3.2 In his address to the Meeting, the Host Speaker assured the
women Parliamentarians of support from their male counterparts and urged the Committee to come up with recommendations that improve the livelihoods of people on the continent.
3.3 In a speech read on her behalf by Hon. Mbohwa, the Chairperson of the Committee of Women Parliamentarians, Hon. Mabel Memory Chinomona acknowledged the pioneering role played by women on the frontline in the fight against COVID-19. She noted that while women had borne the brunt of COVID19, they had shown exemplary resilience and solidarity. Accordingly, women should play their part in decision making processes to ensure that their concerns are taken on board and to enable them to continue mobilizing communities to carry out activities aimed at preventing and managing the COVID-19 pandemic.
3.4 The Women Parliamentarians deliberated on the theme and shared country experiences and best practices before submitting a resolution for consideration by the 43rd Conference of the APU.
3.5 The resolution noted with concern the negative impact of the COVID 19 pandemic on, among others, socio-economic and social well-being of the people, public health in general, education and the peace and security situation on the continent.
3.6 Accordingly, the resolution recommended as follows:
- Collaborative efforts that stimulate and encourage manufacturing of pharmaceutical products, development of vaccines and treatments against COVID-19 and manufacturing of medical equipment including respirators.
- Development of research into indigenous plant medicine.
- Development of recovery plans that include the informal sector, women and other vulnerable groups through provision of loans and tax relief to large enterprises and small and medium enterprises.
- Strengthening social protection systems to ensure access to the most vulnerable groups.
- Strengthening energy infrastructure and internet access and the use of technology in education.
- Social and psychological protection for women who have suffered domestic abuse.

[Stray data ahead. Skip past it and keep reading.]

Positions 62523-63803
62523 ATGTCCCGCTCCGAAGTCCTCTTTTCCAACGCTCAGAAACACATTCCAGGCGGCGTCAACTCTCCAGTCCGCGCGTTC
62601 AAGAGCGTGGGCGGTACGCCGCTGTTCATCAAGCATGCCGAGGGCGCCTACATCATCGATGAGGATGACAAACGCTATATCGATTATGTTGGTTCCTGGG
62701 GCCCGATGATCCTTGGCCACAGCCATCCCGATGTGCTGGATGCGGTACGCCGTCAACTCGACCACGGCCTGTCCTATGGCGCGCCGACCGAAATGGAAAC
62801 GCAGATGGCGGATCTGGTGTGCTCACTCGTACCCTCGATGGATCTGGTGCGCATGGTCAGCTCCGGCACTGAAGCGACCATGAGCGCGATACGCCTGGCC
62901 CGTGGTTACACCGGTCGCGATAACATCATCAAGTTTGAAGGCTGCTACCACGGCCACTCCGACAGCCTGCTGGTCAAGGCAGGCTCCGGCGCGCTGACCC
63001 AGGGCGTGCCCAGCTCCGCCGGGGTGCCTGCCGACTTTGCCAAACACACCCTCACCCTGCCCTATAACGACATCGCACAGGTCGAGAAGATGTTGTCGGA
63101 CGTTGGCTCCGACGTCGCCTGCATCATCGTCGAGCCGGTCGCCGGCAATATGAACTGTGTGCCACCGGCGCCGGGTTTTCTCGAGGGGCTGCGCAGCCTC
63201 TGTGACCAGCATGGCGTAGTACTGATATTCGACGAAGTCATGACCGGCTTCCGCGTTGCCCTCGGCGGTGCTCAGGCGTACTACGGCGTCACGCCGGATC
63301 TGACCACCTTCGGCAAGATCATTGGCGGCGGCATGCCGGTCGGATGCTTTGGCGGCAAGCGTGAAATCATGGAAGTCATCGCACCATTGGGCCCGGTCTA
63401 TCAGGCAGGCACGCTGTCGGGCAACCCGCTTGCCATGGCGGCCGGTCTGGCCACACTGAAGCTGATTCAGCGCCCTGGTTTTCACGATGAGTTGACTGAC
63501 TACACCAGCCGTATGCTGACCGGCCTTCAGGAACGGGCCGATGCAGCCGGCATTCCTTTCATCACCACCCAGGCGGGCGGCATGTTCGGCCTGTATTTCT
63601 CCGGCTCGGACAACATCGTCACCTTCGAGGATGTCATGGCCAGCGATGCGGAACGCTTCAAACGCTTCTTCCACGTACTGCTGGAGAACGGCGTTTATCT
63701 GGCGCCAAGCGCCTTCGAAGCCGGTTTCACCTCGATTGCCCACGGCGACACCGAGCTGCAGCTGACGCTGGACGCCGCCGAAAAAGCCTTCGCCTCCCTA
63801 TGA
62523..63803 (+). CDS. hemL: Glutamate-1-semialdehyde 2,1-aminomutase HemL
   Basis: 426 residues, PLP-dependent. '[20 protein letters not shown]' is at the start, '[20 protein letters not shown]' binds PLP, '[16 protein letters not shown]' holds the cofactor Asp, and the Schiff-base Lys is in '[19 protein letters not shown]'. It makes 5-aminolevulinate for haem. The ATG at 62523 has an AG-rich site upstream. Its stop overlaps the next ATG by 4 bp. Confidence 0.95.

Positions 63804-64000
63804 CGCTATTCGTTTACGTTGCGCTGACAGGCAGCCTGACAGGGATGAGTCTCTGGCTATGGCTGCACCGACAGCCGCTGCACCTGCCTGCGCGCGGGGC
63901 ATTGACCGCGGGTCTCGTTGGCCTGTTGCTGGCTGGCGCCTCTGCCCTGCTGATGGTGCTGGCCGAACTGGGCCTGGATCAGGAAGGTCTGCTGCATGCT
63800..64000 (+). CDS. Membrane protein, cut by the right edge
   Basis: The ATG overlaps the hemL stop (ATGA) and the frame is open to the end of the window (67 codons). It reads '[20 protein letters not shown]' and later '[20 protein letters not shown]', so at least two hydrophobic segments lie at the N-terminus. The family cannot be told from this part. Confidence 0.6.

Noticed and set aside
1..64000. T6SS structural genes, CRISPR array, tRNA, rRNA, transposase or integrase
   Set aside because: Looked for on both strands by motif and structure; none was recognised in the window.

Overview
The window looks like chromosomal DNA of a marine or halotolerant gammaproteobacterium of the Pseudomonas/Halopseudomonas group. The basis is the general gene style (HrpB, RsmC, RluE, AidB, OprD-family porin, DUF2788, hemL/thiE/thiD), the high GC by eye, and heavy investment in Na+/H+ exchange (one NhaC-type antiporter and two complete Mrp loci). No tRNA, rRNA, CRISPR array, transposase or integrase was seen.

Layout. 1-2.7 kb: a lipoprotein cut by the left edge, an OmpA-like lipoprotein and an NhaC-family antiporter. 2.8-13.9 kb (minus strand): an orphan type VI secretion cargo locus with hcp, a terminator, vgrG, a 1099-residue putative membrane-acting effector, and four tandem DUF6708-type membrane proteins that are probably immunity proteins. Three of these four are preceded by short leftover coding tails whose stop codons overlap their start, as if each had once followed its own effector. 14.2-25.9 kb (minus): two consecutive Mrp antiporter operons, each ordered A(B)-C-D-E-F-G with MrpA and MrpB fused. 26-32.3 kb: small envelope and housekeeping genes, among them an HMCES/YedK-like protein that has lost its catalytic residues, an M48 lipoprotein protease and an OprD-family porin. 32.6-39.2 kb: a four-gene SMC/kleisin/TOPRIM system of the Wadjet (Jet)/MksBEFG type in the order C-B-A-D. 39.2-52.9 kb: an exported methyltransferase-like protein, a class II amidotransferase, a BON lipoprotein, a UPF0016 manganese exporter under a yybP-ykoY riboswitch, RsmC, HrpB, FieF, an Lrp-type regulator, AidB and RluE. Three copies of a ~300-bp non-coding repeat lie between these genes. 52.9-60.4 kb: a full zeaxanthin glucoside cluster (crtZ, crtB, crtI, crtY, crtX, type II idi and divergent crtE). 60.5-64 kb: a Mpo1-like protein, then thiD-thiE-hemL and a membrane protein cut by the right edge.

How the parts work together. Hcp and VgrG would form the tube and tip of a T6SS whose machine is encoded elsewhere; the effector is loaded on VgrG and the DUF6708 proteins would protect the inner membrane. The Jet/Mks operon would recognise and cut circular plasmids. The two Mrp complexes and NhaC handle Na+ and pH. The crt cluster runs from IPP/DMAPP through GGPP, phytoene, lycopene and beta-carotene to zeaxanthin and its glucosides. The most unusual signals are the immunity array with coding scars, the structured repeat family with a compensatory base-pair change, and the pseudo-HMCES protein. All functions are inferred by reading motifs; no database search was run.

- Remuneration of domestic work for housewives.
- Consultative and inclusive decision making on electoral timetables to ease tensions that may arise as a result of COVID-- 19.
- Peace and ceasefire in countries in conflict so that the fight against COVID-19 can continue unhindered.
- Mandatory reforms in political parties to make room for women leadership.
3.7 The resolution was subsequently adopted by the 43rd Conference of the APU.
3.8 In line with the provisions of Rule 34(1) of the APU Rules of Procedure which state that “The Committee of Women Parliamentarians shall elect, from among its members, a Chairperson, a Vice Chairperson and a Rapporteur. The members of the Bureau shall be elected for a period of two years on a rotating basis taking into account an equitable geographical distribution”, the follow Bureau Members were elected:
Hon. Veneranda Nyramirwa, Member of Parliament from Rwanda was elected Chairperson;
Hon. Said Rasha, Member of Parliament from Egypt was elected Vice- Chairperson; and
Hon. Pitroipa Nassouri Lamoudi Germaine, Member of Parliament from Burkina Faso was elected Rapporteur.
4.0 BILATERAL MEETING WITH HON. MOHAMED ALI HOUMED, SPEAKER OF THE NATIONAL ASSEMBLY OF THE REPUBLIC OF DJIBOUTI
4.1 In light of the upcoming elective Session of the Pan African Parliament (PAP) scheduled for November 2021, Hon. Nyambuya held a bilateral Meeting with Hon. Mohamed Ali Houmed, Speaker of the National Assembly of the Republic of Djibouti, to seek support for the principle of rotation and the candidature of Hon. Chief Fortune Z. Charumbira for the PAP presidency.
4.2 Hon. Nyambuya’s message was anchored on the principle of rotation of the PAP Presidency among the continent’s five regional groups. This position is consistent with that of the African Union (AU). Accordingly, he noted that only the Southern and Northern regions are still to hold the PAP Presidency while the Central Region has held the presidency on three different occasions.
4.3 The Hon. Speaker concurred on the need for PAP to observe the principle of rotation. He further supported the candidature of Hon. Chief Charumbira not just in compliance with the principle of rotation but also because of this rich resume and experience in PAP affairs. Accordingly, the Djiboutian delegation to the PAP had been instructed to vote for Chief Charumbira.
4.4 Hon. Ali Houmed proposed a Meeting for all Speakers of African Parliaments to reach consensus on the principle of rotation of the PAP Presidency.
5.0 MEETING WITH REPRESENTATIVES OF THE
ZIMBABWE-PAKISTAN FRIENDSHIP ASSOCIATION
5.1 Hon. Zhou also held a Meeting with representatives of the
Zimbabwe-Pakistan Friendship Association on the sidelines of the APU Meetings.
5.2 The meeting unanimously agreed that the Friendship Association would gain traction through exchange visits aimed at sharing experiences and good practices. The Meeting also noted the need to explore possible areas of cooperation. Accordingly, communication through official channels will be initiated to enable the Association to become operational.
5.3 The Pakistan representatives who were in Djibouti representing the International Parliamentarians’ Congress invited interested Members of Parliament from Zimbabwe to join the organization which aims to resolve global challenges. To this end, interested Members can join the organization via its website.
6.0 THE 43RD CONFERENCE OF THE APU
6.1 The 43rd Conference of the APU was held on 14 and 15 October 2021. The Conference was officially opened by the Prime Minister of the Republic of Djibouti, H.E. Abdoulkader Kamil Mohamed.